Public official offers his view of Currituck’s future

Print Friendly, PDF & Email
Paul O’Neal

Paul O’Neal

CURRITUCK COUNTY — At age 52, Paul O’Neal has served Currituck County in several capacities over the years. He has been Chairman of the Currituck Board of Commissioners on numerous occasions and presently is in the third year of a four-year term. He has served as Vice Chairman for the board of trustees at College of The Albemarle community college, along with having been appointed to several local boards such as Albemarle Regional Health, Tourism and the Extension Foundation.

In his private life, he is VP of Towne Insurance, a division of Towne Bank.

In a recent wide-ranging interview, O’Neal shared his overview, describing Currituck County as a well-run and prosperous entity, with plenty of opportunity — and plenty of challenges!


The current make-up of the Currituck County Board of Commissioners is all-Republican — as it has been for several years. The last election saw some changes with Commissioners Paul Martin and Butch Petry having been defeated after one term by Mike Payment and Mike Hall. The issue that resulted in the loss for these incumbents centered on a revaluation of real estate in the county.

Most property in the vicinity of Moyock property was not devalued while other segments of the county saw decreases in assessed valuations.. The issue then became what property tax rates should be increased to achieve revenue neutrality for the county. This unpopular situation resulted in the losses for these incumbents.

Over the years, Moyock has become a bedroom community for Chesapeake, Va. with people escaping the “rat race” of Virginia, to live in North Carolina. Therefore, residential development has been active in Moyock and in the beach peninsula of Corolla while the rest of the Currituck mainland has seen little growth. The Knotts Island section of Currituck County is separated from the rest the county, and attached to the mainland of Virginia Beach. Knotts Island is accessible by land but most people travel to and from the mainland is by ferry.

In 2007 a Revised Land Use Plan was adopted, which allowed developments with small lots, but with accommodations for more open spaces, despite the higher density. This has been the subject of much debate in Moyock with owners of larger lots — built prior to the new plan — complaining that increased traffic congestion would result from approval of these projects. There are several development projects in the pipeline since Moyock has been well insulated from the downturn in real estate experienced in recent years.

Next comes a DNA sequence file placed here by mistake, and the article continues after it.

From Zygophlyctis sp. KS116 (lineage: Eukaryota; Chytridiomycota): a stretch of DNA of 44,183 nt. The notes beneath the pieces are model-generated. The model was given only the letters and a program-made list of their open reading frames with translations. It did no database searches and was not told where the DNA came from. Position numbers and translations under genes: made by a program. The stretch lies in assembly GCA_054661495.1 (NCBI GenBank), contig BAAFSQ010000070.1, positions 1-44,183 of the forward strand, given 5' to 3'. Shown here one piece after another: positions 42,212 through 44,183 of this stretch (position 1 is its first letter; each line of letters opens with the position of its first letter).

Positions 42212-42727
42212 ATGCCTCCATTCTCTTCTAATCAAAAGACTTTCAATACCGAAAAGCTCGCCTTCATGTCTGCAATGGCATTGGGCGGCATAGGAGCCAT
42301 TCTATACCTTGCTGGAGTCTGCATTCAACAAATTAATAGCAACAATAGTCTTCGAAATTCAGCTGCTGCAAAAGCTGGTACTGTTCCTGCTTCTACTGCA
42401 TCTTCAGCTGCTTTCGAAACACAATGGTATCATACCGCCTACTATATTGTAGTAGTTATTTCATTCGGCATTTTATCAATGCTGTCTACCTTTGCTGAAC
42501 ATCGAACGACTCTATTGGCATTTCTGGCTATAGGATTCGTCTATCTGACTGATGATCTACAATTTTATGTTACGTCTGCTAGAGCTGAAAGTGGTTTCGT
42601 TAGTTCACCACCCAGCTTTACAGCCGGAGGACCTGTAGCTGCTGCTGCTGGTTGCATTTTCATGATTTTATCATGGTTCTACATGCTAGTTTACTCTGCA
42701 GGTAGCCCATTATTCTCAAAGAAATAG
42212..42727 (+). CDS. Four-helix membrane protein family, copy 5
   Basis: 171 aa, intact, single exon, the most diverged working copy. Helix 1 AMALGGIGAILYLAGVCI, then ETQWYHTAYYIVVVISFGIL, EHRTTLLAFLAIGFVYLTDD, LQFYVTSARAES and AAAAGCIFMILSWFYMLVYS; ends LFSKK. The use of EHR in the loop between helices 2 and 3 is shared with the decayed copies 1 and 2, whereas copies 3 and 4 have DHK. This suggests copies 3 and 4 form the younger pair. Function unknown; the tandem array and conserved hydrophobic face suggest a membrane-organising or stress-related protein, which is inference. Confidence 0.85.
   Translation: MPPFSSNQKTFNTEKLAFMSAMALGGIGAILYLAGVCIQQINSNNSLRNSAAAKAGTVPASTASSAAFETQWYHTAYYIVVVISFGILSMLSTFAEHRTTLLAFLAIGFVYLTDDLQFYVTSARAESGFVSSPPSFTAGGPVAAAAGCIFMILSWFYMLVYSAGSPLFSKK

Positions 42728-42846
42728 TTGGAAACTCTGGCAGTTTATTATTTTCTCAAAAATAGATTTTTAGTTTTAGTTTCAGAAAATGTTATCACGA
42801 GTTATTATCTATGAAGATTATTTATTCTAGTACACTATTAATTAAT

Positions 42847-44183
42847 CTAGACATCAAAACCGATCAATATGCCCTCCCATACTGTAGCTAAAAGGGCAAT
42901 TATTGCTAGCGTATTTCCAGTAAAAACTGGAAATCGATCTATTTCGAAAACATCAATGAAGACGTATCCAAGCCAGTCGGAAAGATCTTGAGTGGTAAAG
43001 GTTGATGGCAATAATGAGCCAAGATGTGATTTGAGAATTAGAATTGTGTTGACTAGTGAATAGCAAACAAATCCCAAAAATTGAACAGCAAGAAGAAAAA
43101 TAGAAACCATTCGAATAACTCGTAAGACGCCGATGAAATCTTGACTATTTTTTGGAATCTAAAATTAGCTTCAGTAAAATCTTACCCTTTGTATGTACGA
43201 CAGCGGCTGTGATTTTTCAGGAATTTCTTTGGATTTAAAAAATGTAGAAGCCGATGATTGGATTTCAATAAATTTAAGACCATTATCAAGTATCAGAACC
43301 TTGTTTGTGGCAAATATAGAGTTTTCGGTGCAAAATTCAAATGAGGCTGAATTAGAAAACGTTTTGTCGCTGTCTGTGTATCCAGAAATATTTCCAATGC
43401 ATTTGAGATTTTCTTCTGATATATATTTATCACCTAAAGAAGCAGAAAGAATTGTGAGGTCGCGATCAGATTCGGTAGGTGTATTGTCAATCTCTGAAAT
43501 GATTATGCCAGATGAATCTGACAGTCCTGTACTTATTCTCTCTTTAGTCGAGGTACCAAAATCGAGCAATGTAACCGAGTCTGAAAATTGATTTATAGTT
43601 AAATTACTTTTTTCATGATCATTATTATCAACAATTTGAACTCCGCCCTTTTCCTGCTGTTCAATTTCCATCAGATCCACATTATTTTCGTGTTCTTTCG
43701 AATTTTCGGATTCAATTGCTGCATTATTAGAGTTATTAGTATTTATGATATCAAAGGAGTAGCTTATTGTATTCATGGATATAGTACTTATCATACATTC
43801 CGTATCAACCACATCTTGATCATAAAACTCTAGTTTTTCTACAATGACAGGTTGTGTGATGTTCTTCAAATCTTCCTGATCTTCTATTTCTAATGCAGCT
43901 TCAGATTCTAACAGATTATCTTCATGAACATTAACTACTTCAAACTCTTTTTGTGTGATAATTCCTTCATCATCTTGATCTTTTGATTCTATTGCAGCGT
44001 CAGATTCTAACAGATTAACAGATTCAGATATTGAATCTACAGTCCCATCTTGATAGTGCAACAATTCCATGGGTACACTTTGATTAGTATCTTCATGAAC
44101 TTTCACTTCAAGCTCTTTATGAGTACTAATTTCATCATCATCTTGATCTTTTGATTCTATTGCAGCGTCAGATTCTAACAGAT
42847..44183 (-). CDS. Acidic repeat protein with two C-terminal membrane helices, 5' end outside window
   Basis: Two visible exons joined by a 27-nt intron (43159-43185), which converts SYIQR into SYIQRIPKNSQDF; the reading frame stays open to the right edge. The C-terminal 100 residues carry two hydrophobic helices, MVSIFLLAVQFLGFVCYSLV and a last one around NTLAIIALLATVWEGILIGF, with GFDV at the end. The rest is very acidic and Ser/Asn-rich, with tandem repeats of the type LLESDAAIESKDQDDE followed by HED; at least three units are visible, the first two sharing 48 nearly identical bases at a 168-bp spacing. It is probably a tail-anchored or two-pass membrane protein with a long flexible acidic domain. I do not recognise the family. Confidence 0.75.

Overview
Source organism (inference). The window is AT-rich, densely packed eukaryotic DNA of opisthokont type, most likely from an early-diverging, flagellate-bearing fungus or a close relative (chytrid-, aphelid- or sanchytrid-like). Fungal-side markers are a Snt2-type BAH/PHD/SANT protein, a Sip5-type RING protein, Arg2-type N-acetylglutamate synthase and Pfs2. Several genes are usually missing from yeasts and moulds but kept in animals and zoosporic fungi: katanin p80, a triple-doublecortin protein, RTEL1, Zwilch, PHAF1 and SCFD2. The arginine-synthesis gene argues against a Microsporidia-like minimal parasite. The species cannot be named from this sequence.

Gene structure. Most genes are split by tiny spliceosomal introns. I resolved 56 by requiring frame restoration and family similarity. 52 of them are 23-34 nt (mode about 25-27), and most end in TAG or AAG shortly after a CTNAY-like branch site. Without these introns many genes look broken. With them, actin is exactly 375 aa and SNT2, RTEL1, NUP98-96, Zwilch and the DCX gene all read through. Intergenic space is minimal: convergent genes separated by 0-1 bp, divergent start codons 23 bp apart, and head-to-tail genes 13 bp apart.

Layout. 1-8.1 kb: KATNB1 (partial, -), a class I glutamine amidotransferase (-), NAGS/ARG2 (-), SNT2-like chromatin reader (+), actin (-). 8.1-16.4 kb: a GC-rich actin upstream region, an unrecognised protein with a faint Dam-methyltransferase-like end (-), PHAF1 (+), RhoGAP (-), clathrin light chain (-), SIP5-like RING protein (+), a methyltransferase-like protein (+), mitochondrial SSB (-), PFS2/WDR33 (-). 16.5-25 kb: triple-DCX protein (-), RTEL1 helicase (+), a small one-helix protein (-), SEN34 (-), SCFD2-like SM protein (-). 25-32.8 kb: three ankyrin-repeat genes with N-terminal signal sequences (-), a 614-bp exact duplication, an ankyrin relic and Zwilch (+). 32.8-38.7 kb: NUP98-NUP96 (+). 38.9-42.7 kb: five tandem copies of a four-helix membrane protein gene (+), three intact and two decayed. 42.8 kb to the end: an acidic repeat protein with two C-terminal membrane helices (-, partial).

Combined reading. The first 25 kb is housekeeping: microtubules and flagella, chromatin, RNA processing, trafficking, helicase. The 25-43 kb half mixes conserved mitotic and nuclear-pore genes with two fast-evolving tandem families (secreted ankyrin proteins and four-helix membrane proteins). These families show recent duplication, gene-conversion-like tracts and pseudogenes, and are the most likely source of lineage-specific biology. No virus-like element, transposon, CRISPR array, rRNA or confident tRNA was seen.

Despite growth in residential real estate, there has been slow growth in commercial projects because of the vicious circle between competing requirements. Currituck needs more residential building projects to increase the “roof tops” to bring the Big Box retailers to build in the county. So, as they deal with the chicken and egg issue, the commercial developers fail to consider the 50,000 cars that travel back and forth between North Carolina and Virginia.

As the County Commissioners attempt to spread out the development throughout the entire county, areas closer to the Outer Banks are sparsely populated. Therefore, the commissioners are planning to commission a feasibility study to ascertain the potential for a hotel to be built within the county.

Retailers such as Walmart have boxed in Currituck County. They built large stores in Kitty Hawk and Elizabeth City in North Carolina and Edinburgh in Virginia. These areas provide a ring around Currituck and its citizens can shop conveniently at Kitty Hawk and Edinburgh and less so in Elizabeth City.

Commissioner O’Neal believes that a smaller store might work for his county, and they are attempting to assist Walmart to build such a store.

The Currituck Airport is doing well economically. Officials there kept the brain trust in place in order to see the airport project mature. Airport officials are working with state House Rep. Bob Steinburg to create a tax free zone within the airport, but the benefits of doing this have not been realized as yet.

The nearby Port of Norfolk has opened some doors, which will pay off in due course.

Steinburg and state Sen. Bill Cook, along with Transportation Board Member, Malcolm Fearing, have worked very diligently with the county to make Transportation Funding available and to adequately consider the traffic numbers. The Mid-Currituck Bridge project is moving through the funding approval process, but at this point, Commissioner O’Neal has no idea when to expect this project to go forward. Once the project gets the green light, it is expected to take several years to build.

In the meantime, evacuation of the Currituck Beaches as future hurricanes approach, is a major concern. Commissioner O’Neal points out that getting beach residents to leave their rental homes and evacuate is very difficult when it is sunny and hot. The traffic tie-ups, in and out of the beach area will be even more difficult to manage in an all-out evacuation. Currituck County has worked with various interest groups in an effort to develop a means of improving the traffic.

Currituck County is virtually debt free, except for a few minor debt matters. Commissioner O’Neal wants to have plenty of funds on hand in order to respond to whatever threats come the county’s way without having to depend on federal funds reimbursements.